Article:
Past baggage can hurt how singles view themselves, or those who would like to connect with them, especially where that past is of deep pain, regrets of actions done to them, or fears arising from such a cloudy past. Many would rather forget such a past.
However, flashes from a past of abuse, neglect, absentee parents, or too much control can paint for one a picture of a future they may fear to be part of. As a result, some take on singlehood because of fear of the unknown.
Dealing with such pain from the past is key to living in freedom — whether married or single. Your personal freedom from fears brings you to a place of self-confidence and a feeling of self-worth.
In an article I read a while ago by Marisa Cohen, individuals with stronger fears were more likely to lower their standards, both in their current relationships and when selecting new mates. This could lead to greater dependence in less satisfying relationships.
In other relationships, if such past pain cannot lead to dependence, it will lead to a person not settling in any relationship.
No man in sight, yet I crave marriage
I am 38 years old and I am in a stable job. I also have a 10-year-old son, born from a relationship that never was. To date, I have not found a man to love me. The many who have shown interest have done it for wrong reasons. It feels so lonely and I at times wonder if there is anything wrong with me. Will I ever get a man to marry me?
You have three pertinent issues to deal with. First, you are a mother of a son that will need your daily support and guidance through life, your marriage status notwithstanding.
Second, you have a past you need to resolve, particularly where that past could hurt how you view yourself today.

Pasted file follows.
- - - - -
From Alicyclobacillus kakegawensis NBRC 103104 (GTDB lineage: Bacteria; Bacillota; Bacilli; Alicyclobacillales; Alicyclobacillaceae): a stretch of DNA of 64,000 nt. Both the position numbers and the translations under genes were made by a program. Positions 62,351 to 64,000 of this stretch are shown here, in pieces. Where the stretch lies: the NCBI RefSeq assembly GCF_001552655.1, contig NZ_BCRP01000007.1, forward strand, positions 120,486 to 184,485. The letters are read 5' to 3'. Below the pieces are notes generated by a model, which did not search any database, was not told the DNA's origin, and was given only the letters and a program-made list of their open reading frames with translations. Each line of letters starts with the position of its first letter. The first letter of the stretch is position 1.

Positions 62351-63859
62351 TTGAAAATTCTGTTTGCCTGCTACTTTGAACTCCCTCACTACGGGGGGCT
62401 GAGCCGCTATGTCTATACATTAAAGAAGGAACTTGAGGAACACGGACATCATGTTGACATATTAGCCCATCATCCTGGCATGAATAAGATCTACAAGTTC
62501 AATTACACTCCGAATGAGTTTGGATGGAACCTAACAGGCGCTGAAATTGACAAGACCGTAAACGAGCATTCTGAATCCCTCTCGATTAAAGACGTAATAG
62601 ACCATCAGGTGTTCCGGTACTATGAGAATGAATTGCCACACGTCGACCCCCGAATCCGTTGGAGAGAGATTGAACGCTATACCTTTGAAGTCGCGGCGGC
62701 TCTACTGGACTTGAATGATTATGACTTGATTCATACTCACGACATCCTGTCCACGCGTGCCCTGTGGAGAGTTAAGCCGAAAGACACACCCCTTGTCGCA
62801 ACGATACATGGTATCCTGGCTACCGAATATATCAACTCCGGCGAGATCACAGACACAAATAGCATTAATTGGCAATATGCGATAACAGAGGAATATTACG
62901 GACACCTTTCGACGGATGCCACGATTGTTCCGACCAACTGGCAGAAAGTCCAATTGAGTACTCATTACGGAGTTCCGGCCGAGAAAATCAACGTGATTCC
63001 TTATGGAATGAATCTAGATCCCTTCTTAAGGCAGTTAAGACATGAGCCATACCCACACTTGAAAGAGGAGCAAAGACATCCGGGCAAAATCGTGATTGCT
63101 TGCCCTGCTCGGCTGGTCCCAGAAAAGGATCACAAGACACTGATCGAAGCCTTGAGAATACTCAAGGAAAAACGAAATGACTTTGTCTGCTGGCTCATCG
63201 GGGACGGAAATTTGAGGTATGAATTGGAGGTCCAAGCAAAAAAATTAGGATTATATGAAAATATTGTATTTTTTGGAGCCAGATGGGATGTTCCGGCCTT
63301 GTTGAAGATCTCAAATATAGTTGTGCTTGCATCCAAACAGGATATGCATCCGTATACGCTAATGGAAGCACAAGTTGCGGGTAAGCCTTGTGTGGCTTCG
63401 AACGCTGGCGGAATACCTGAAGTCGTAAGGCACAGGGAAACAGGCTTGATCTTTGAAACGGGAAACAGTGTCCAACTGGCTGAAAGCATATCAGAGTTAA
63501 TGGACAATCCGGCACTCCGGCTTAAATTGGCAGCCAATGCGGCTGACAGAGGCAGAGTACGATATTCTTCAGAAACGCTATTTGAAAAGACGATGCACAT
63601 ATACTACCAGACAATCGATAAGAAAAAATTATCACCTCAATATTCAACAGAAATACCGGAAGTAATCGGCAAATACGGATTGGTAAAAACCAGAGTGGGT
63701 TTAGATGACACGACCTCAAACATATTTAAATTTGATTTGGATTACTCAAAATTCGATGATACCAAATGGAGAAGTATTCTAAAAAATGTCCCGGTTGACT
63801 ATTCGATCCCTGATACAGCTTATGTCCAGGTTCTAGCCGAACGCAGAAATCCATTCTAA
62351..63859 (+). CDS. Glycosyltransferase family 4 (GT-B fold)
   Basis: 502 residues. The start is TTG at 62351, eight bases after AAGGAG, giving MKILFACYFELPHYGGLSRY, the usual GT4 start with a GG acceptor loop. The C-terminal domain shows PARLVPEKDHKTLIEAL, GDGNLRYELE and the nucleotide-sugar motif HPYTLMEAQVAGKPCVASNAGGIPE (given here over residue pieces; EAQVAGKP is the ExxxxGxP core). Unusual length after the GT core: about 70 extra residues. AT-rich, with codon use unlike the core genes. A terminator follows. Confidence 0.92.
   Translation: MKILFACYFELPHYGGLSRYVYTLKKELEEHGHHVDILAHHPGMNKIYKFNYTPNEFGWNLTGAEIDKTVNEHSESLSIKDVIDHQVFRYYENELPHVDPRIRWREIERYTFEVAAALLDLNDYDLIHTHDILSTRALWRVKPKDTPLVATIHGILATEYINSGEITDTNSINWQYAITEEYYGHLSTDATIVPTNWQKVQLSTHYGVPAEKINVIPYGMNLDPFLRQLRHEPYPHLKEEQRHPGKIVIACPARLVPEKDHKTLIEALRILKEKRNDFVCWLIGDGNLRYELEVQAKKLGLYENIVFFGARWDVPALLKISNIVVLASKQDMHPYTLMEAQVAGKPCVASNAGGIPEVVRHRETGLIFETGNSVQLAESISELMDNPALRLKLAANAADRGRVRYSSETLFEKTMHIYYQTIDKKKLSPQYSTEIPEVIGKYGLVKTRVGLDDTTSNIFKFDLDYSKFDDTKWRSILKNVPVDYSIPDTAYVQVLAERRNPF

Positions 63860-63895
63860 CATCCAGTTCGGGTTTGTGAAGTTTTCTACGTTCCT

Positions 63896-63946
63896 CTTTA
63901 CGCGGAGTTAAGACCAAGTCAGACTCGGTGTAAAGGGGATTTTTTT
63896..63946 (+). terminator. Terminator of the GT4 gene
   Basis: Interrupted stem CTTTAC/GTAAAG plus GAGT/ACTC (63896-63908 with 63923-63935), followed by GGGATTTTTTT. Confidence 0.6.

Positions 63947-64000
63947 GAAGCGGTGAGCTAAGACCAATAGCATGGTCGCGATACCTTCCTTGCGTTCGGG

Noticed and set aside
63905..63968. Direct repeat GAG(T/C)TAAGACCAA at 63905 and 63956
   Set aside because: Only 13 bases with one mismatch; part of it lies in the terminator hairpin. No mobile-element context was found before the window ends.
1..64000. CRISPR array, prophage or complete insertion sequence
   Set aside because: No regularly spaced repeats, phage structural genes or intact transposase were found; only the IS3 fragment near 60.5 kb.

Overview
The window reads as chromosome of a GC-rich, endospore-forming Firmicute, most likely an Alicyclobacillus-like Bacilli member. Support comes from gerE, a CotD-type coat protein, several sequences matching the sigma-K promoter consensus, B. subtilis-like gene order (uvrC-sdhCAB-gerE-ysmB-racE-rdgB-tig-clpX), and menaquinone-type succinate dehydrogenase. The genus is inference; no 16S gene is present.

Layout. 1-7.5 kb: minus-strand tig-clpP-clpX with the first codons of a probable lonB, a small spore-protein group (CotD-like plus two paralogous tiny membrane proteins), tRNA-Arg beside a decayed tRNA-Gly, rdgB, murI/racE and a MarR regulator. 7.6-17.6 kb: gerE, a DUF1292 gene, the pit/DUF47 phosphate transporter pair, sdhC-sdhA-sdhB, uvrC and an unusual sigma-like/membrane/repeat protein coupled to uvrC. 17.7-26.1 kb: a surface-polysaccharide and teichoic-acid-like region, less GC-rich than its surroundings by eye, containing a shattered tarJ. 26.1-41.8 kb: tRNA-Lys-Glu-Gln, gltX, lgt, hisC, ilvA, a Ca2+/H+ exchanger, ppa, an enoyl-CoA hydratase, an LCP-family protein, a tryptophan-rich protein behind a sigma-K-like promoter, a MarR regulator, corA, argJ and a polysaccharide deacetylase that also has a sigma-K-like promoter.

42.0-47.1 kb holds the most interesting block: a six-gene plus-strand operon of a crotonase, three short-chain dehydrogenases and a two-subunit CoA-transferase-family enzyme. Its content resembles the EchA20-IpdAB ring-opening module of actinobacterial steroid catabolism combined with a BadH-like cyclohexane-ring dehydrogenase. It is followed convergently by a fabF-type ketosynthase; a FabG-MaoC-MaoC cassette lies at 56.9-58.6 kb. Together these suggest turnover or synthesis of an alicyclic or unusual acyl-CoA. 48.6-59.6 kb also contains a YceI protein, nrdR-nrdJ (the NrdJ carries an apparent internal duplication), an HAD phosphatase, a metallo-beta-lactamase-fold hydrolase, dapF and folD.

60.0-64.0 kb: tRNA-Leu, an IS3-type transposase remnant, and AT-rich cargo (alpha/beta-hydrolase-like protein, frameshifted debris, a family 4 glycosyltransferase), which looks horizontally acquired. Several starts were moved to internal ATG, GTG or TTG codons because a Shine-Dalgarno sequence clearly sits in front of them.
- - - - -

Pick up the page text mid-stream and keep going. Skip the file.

Third, consider how a new relationship will infringe on you relationship with your son and your career.
I believe that both marriage and singleness are a gift and a responsibility. Parenting is even a greater responsibility. For the period you’ve been endowed with the gift of singleness, you need to enjoy it and live it with pride and responsibility.
A time will come for you to transit from singlehood to marriage. When that happens, you will have lived well as a single, matured and become ready through the challenges, experiences and responsibilities of life. Enjoy it and live it.
The problem with many singles is their failure to see the blessedness of singlehood, hence they fail to make a conscious choice to enjoy it. Each stage in life has it blessings, demands and challenges. I encourage you to live you singleness with pride and honour.
Be your best and seek to reach your potential. Give the best to your son. Let this be your key responsibility for now. His future hinges on the actions and choices you make today.
Marriage does not necessarily complete one. We can be single, stable, happy and able to reach the potential we were created for. Feelings of loneliness should not create anxiety that could lead you to making choices you might regret later. If you make finding of a spouse an urgent matter, you will easily compromise on qualities you desire in a husband.
I pray that when that man finally comes, he will find you at your best. If he doesn’t, you still have to remain your best. Don’t let what you feel make you desperate or despondent. Be you and make choices you won’t live to regret.